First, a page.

Is CD4 monitoring needed among Ugandan clients achieving a virologic and immunologic response to treatment?

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AIDS Patient Care and STDs
It is unclear whether ongoing CD4 monitoring is needed following immunologic and virologic response to antiretroviral therapy (ART). We investigated the proportion of clients who achieved a virologic and immunologic response and then had a subsequent CD4 count <200 cells/μL despite continued virologic suppression. Included in this analysis were clients receiving ART through the Rakai Health Sciences Program between June 2004-May 2013 who achieved a CD4 ≥200 cells/μL and VL ≤400 copies/mL and who had three sets of CD4 and VL measurements (defined as a sequence) within a 390 day period. A CD4 decline was defined as any drop in CD4 count to <200 cells/μL during a period of viral suppression. A total of 1553 clients were included, 68% females, mean age of 35.5 years (SD 8.3), median baseline CD4 count 183 cells/μL (IQR 106-224). 43 (2.8%) clients developed CD4 declines, the majority, 32/43 (74%), among individuals whose initial CD4 was <300 cells/μL. Of the 43 clients with CD4 declines, 24 had an additional CD4 measurement and 20/24 (83%) achieved a CD4 ≥200 cell/μL on their next measurement (median 285 cells/μL; IQR 220-365). CD4 declines were significantly greater among those with lower CD4 at sequence initiation [adjusted hazard ratio (AHR) 4.3 (95% CI 2.1, 9.0) CD4 200-249 versus ≥350 cells/μL]. Clients who achieved an immunologic and virologic response to ART were unlikely to experience a subsequent CD4 count decline to <200 cells/μL, and among those experiencing a decline, the majority were transient in nature. Thus, ongoing CD4 monitoring could be omitted.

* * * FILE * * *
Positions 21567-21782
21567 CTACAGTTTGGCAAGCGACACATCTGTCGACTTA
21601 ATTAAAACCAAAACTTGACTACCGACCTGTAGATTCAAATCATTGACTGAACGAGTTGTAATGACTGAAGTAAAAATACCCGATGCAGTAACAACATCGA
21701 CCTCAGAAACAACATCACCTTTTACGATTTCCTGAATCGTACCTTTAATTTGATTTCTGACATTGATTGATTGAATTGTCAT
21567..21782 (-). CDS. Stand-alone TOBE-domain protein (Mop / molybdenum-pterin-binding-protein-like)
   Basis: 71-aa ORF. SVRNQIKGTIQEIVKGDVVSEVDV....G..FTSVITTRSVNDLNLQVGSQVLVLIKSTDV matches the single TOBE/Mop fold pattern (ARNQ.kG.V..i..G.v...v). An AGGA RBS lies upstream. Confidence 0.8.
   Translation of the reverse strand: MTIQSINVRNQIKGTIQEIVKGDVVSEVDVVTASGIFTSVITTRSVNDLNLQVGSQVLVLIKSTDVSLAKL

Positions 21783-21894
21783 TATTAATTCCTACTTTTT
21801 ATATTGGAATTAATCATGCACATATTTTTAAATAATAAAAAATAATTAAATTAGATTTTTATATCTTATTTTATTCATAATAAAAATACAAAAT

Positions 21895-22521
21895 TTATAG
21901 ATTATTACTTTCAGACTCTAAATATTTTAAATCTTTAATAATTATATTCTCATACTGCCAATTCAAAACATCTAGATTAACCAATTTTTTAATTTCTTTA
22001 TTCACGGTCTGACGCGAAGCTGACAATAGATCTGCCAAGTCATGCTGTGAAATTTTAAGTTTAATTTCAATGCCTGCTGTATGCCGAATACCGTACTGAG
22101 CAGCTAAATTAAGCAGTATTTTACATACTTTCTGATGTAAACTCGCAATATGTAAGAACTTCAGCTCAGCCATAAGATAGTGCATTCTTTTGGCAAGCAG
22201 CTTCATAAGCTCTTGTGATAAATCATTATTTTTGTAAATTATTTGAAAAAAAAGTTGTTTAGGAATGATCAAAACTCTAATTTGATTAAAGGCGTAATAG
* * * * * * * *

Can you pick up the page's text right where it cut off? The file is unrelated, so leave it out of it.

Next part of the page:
Reynolds SJ, Sempa JB, Kiragga AN, Newell K, Nakigozi G, Galiwango R, Gray R, Quinn TC, Serwadda D, Chang LW. Is CD4 monitoring needed among Ugandan clients achieving a virologic and immunologic response to treatment? AIDS Patient Care and STDS. 2014;18(11). PMID: 25290988
  • Division of Intramural Research, National Institute of Allergy and Infectious Diseases, National Institutes of Health, Bethesda, MD
  • Infectious Diseases Institute, Makerere University College of Health Sciences, Kampala, Uganda
  • Clinical Research Directorate/CMRP, Leidos Biomedical Research, Inc. (formerly SAIC-Frederick Inc.), Frederick National Laboratory for Cancer Research, Frederick, MD
  • 5Rakai Health Sciences Program, Kalisizo, Uganda
  • Johns Hopkins Bloomberg School of Public Health, Baltimore, MD
  • Makerere University School of Public Health, Kampala, Uganda